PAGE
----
In the case of the garment industry workers, the question we must ask is whether they have recovered from the tremendous suffering and challenges that they had to face during the initial years of the global pandemic. They had been impacted manifolds more than the average worker - both personally and financially. And during the peak months of the crisis, the factory owners did not offer or arrange enough support for them.
Payment of salaries in due time and increase in hourly wage have become utmost vital. Moreover, it is also true, from observation, that RMG workers desperately need human and labour rights orientation. Many remain unaware of their own rights.
The impact of the Covid-19 pandemic, one can hope, has made RMG factory owners understand the importance of improving the working and living conditions of the RMG workers. However, the news, regarding how RMG workers were treated by its own industry, had been an eye-opening example of the flawed system in which they work in and rely on.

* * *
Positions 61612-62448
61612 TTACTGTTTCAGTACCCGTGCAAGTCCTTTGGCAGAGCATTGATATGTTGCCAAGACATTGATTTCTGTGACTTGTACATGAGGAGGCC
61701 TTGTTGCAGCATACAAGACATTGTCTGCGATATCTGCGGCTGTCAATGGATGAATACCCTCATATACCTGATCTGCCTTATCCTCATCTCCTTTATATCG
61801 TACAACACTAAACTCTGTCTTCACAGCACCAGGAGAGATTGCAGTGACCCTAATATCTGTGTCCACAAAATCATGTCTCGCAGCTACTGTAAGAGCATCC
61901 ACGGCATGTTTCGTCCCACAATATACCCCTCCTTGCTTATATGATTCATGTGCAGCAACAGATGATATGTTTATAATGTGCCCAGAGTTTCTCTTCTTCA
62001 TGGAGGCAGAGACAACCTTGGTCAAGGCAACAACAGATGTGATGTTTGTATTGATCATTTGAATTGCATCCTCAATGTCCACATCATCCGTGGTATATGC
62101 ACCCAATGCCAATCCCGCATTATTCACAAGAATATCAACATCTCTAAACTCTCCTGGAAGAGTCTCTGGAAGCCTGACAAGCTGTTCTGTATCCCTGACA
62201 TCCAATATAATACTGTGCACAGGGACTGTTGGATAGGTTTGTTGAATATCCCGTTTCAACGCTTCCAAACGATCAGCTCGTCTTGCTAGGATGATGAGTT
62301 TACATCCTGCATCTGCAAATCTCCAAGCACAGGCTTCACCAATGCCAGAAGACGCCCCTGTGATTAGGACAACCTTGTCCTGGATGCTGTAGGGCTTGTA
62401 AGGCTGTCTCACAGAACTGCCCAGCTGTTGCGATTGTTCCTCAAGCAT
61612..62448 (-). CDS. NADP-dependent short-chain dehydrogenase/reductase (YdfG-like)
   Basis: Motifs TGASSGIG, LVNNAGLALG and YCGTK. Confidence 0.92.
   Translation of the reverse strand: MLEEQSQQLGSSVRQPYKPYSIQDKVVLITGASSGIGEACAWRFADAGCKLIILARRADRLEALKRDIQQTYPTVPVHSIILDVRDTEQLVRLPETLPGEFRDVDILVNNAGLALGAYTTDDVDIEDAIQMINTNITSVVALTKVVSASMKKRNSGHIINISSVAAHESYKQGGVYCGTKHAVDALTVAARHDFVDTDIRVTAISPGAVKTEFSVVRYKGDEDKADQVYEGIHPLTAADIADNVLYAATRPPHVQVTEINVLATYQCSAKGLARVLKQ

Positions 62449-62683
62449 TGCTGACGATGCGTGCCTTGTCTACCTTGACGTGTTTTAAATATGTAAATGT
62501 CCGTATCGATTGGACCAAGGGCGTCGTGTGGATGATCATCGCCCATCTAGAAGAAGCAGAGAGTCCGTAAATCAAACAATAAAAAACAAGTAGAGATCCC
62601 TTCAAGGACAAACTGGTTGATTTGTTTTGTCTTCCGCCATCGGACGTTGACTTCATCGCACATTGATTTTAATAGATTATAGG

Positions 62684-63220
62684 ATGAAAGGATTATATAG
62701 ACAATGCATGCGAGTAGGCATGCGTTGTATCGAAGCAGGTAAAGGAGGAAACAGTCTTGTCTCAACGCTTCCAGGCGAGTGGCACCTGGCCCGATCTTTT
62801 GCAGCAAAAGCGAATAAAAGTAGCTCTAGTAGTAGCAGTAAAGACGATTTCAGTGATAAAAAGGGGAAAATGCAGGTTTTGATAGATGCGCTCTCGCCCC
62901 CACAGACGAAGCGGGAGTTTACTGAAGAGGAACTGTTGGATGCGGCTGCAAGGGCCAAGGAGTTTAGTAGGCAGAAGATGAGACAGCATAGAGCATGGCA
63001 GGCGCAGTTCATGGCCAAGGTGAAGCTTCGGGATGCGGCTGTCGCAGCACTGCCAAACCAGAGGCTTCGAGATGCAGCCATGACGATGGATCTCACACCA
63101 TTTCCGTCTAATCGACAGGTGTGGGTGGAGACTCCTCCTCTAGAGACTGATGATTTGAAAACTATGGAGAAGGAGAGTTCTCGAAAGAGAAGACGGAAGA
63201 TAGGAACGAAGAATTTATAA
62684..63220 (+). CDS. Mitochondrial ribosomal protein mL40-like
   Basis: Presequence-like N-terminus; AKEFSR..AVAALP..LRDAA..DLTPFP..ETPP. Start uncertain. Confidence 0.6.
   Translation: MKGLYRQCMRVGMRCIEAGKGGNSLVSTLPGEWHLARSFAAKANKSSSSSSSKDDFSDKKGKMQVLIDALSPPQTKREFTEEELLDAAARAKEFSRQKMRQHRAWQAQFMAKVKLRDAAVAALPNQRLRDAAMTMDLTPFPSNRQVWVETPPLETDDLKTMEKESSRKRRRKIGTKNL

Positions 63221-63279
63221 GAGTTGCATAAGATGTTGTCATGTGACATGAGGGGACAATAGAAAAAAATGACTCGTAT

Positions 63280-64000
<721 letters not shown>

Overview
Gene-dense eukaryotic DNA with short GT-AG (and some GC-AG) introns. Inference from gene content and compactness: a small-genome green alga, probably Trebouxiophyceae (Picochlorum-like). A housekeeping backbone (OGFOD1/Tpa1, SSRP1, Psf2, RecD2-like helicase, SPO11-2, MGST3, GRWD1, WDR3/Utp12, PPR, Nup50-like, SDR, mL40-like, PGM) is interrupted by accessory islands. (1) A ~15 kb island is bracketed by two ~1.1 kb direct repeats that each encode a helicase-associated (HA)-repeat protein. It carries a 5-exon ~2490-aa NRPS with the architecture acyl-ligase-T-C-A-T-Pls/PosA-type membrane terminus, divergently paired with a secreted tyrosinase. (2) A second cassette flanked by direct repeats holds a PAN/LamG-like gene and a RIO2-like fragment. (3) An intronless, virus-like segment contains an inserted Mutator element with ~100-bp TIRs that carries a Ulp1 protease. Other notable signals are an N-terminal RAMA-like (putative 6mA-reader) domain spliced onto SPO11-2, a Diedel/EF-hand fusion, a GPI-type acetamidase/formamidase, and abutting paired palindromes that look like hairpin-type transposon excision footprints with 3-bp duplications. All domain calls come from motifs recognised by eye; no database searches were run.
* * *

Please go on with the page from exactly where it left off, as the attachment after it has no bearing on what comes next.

It is high time for meaningful reforms, more so because of the current global energy crisis and inflation. The industry must work out ways to protect RMG worker rights and their safety. It is recommended that the factories and garments owners immediately prioritise providing support to this very vulnerable working group.
Moreover, it is also high time to extend social protection coverage and outreach programmes for the RMG workers so that they receive a semblance of support during crises, such as a pandemic or natural disaster.
And it goes without saying, the factory owners should also design a safe and accessible workplace to avoid industry accidents such as fire outbreaks.
Finally, the workers, in every which possible, should be empowered to use their voices and reforms should be made so that the industry listens to them and makes the due changes. It is not nearly enough to sporadically think of the RMG workers - such as when their Eid bonuses are not processed in due time or annually every April.
It is imperative that we - factory owners, policy makers, concerned authorities and us - think of them consistently to fix the flawed system and provide the country's RMG workers a decent life, or something close to it.
Tania Akter is a Senior Lecturer at BRAC Business School, BRAC University. She can be reached at firstname.lastname@example.org.
Dr Mohammad Shahidul Islam is an Assistant Professor at BRAC Business School, BRAC University. He can be reached at email@example.com.
Disclaimer: The views and opinions expressed in this article are those of the author and do not necessarily reflect the opinions and views of The Business Standard.